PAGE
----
I obsessed over that. It’s too easy to check 27 times a day and worry about how many downloads you have and start to wonder, “Was this episode better than another?” I don’t think downloads are a good metric for that. Being more popular doesn’t make it better. It makes it more popular. I said, “I’m going to stop checking downloads.” I check about once a month or once every other month because I’m coming very close to the 1 million download mark and I want to know when that happens, and it may have by now.
You should celebrate.
For the first five times that I rolled over 100,000, I did, “Ask me anything episodes.” I did one at 750,000. I’m coming close to that, but otherwise, I don’t check because it stresses me out and I start to compare episode to episode and I don’t want to do that because each episode should be standalone. You listen if you’re interested and skip it if you’re not, and that’s okay.
You build the listenership by engaging in a genuine way, figuring out what you’re good at, and admitting what you’re good at. Women in our society aren’t supposed to acknowledge, “I’m good at having conversations with people.” I’ve described my show to people as if you’re at a party and it’s crowded and you overhear our interesting conversation, but you don’t want to take part because you’re at a party and hate parties and you just want to hear the conversation. That’s what I’ll do.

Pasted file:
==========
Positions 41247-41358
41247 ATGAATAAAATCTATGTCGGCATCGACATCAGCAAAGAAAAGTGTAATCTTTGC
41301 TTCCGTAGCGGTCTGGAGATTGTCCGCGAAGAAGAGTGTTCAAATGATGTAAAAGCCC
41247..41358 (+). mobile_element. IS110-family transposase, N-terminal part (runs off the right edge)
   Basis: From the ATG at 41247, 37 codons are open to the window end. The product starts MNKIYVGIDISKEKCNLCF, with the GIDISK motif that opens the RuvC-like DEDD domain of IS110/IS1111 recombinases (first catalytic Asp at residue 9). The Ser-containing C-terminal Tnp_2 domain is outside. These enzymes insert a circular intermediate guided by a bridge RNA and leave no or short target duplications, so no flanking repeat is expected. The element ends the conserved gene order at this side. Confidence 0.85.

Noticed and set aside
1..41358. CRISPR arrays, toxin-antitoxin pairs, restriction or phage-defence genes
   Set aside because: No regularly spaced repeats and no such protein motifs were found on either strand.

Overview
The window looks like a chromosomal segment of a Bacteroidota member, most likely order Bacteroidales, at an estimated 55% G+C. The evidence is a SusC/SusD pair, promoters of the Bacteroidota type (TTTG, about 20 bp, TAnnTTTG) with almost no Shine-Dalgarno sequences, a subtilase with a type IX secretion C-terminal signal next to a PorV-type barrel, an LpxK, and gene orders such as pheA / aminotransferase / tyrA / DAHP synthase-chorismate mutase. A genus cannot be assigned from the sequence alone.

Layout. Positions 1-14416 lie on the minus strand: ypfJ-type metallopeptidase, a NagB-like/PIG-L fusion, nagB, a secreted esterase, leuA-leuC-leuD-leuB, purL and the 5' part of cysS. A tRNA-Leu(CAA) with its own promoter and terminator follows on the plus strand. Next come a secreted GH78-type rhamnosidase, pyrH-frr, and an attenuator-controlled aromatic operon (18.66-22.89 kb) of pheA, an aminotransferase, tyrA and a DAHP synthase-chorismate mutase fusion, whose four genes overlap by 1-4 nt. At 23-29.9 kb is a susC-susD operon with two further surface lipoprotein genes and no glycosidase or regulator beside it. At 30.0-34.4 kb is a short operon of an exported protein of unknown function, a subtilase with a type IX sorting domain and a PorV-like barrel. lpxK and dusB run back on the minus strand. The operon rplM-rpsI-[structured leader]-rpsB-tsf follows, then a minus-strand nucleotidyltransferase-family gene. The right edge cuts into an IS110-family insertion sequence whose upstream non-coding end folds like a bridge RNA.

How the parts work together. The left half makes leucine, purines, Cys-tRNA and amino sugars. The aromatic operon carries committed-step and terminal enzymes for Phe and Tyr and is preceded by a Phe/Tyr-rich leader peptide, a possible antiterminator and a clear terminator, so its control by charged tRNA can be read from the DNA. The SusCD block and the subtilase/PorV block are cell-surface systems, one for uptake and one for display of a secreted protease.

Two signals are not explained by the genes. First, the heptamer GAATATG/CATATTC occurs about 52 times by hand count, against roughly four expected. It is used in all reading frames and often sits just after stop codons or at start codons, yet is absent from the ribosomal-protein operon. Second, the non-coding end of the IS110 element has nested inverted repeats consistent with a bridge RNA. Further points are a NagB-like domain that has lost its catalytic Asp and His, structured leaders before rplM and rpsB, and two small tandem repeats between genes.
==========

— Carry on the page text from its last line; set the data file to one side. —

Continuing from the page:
That’s a great description of it.
That’s what it’s at. I do have my no list of fifteen people maybe that is an absolute hard no because of behavior that I’ve seen online or offline.
That keeps you separated so that it distinguishes you separately from that kind of a show.
It’s because there’s this tendency to say yes to being female in our society. If somebody comes to me and says they want to be on my show, you want to be like, “Great. Yes.” I’ve learned to be like, “Let me check my no list and make sure,” even though I know who’s on it. It’s still helpful to confirm, “I’m not a good fit. I’m not right for you.”